Spleen /Earth /5/10 /Tao yellow late summer/ I / intelligence /worry/sweet

Lungs/Metal 4/9 /senior yang/white/autumn Po /corporeal soul /sadness/spicey

Liver/Wood 3/8- junior yin/green or blue /spring /Hun - spiritual soul /anger/sour

Heart/Fire 2/7 / junior yang /red /summer/ Shen - Spirit /joy/bitter

Kidneys/Water/ 1/6 senior yin/ black/ winter/ Zhi - will/fear/salty

Dragons themselves are deeply rooted in Chinese legend. The Chinese creation myth centers around a half snake half human brother and sister who survived a global flood. To regenerate the human race they became  husband and wife. The mythical god/hero  Fu Xi  (伏羲) and his goddess/sister Nu Wa  (女媧 ) themselves are the descendants of  semi-human creatures with snake bodies. She is the goddess who created men, animals and repaired a rupture in the wall of heaven. He is said to be the inventor of writing, the I-Ching and the Bagua.  Over time they evolved  into bodies with animal legs, a horse mane, a rat tail, deer hooves, dog claws and fish scales and  thus became dragons (Perry 1966). Perhaps their story evolved from the worship of snakes often represented as Naga, half human half cobra found in Tibet and SE Asia. (I have some Naga photos from my Cambodia trip here.)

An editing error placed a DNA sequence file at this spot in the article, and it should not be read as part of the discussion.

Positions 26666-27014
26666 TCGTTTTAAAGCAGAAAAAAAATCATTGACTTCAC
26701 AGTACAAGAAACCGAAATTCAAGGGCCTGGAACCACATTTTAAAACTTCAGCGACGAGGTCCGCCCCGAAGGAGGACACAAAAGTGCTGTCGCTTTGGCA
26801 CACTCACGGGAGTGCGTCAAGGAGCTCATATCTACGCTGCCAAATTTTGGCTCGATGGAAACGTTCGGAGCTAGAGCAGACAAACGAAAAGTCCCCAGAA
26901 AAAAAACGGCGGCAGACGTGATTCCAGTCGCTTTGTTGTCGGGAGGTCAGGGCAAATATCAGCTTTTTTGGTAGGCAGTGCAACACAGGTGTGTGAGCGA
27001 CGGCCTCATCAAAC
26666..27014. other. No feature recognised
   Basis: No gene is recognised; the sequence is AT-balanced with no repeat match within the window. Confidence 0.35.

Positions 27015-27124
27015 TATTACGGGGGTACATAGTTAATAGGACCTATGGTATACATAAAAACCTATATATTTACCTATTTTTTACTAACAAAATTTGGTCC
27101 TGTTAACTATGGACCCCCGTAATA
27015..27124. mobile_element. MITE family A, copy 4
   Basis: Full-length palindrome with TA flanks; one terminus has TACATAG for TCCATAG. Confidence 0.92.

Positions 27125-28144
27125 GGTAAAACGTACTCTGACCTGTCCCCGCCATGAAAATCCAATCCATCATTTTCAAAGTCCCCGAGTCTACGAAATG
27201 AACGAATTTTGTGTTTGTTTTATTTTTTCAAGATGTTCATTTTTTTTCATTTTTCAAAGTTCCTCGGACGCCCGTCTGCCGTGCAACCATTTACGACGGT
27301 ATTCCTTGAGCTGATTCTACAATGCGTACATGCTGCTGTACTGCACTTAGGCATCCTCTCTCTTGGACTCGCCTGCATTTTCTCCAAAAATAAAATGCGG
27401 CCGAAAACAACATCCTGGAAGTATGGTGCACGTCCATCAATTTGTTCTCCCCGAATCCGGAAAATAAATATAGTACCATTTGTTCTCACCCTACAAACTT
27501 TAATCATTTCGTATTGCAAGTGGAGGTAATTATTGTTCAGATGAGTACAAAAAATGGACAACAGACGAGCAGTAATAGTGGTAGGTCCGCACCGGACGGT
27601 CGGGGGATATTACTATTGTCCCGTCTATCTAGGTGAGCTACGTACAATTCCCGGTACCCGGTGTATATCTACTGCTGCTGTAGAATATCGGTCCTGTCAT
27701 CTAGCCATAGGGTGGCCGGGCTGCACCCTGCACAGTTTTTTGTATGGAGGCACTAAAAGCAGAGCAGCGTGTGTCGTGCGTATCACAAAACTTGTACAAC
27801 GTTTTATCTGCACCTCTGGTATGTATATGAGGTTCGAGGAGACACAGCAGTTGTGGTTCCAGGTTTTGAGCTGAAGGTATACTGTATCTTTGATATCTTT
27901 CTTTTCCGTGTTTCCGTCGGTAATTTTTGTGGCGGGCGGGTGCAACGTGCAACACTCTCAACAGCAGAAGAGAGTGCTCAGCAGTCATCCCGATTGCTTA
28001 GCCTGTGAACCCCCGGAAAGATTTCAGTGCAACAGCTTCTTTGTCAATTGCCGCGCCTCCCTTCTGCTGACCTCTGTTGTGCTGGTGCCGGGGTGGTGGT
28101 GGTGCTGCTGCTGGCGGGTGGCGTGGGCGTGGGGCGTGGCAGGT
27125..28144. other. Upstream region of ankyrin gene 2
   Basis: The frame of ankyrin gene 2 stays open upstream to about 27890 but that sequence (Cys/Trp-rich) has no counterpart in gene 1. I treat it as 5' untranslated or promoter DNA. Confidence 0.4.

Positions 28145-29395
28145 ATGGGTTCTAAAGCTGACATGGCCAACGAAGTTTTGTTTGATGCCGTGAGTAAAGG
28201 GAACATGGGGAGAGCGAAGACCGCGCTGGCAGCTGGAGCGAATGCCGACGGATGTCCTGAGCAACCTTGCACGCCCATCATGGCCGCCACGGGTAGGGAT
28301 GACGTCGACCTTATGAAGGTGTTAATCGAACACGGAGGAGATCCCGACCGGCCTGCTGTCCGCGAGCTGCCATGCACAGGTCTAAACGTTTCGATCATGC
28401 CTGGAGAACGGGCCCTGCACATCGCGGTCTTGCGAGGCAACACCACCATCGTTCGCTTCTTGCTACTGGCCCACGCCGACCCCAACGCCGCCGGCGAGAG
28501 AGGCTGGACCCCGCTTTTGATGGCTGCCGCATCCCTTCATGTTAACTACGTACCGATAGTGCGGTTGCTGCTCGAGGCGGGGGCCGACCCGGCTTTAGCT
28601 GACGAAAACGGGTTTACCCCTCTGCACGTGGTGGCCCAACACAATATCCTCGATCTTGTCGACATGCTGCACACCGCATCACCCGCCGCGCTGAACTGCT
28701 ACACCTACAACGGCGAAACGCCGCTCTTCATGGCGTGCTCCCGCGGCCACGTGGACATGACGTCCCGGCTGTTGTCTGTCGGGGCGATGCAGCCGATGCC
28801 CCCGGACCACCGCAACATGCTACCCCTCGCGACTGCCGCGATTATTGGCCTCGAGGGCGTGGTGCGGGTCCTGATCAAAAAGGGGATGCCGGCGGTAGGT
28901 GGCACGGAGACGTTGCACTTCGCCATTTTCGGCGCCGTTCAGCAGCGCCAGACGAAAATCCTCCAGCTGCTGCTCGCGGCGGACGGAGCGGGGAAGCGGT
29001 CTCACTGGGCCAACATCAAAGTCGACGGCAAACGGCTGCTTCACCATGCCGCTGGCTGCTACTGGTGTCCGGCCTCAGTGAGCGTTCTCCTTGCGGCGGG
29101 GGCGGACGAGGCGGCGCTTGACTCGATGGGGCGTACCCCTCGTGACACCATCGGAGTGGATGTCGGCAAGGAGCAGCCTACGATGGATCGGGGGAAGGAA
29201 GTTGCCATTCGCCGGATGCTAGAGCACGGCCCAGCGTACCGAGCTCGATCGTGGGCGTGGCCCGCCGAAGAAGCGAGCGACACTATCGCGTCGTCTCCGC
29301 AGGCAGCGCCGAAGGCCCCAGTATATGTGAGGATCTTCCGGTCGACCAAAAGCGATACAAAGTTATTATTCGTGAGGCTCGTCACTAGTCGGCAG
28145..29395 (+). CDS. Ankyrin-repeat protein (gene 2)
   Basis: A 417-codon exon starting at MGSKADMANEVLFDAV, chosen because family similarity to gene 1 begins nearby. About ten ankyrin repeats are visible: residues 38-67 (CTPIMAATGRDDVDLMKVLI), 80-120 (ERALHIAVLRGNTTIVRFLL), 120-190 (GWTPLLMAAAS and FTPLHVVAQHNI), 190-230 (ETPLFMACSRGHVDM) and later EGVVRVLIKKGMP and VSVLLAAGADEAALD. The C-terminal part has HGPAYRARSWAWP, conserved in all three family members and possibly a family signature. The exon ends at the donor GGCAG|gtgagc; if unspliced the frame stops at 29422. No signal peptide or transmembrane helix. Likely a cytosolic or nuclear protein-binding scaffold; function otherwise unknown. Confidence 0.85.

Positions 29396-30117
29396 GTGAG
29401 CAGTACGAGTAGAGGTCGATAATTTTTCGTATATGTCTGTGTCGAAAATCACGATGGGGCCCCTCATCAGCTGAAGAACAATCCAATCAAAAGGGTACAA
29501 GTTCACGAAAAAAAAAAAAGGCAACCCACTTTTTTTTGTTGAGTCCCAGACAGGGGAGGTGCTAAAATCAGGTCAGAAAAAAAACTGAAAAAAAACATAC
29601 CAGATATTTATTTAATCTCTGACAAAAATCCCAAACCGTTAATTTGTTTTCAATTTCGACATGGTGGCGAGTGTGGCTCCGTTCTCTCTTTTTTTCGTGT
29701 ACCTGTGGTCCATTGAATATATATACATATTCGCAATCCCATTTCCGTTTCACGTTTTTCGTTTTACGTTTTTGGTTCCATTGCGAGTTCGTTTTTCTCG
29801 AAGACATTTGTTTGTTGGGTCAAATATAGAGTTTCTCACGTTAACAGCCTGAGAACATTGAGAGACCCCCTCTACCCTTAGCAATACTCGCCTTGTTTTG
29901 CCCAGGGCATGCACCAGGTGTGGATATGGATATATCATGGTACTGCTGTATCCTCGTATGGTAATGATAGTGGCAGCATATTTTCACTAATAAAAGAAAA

As for our experience of the Dragon Boat races, we arrived in Tainan in July 2008 so we missed that year's Dragon Boat festival. The 2009 Dragon Boat weekend we checked out the boats in the Anping canal and then made our way to Nantou. Last Dragon Boat Festival we went to Green Island (photo here). This year we parked by the aboriginal cultural center and walked a few paces to the canal. Z bought a black Angry Bird Xiang Bao and we got a pretty decent spot  by the water to catch a few races. We didn't stay long, its like a big, crowded night market, but Z enjoyed the races. We caught a few aboriginal dances before the sky poured on us and left home early.

2009 Dragon Boat Festival


Mantak Chia (on Taoism and Tai Chi)
(Perry, 1966, Lord of the Four Quarters; Myths of the Royal Father, Chapter 5).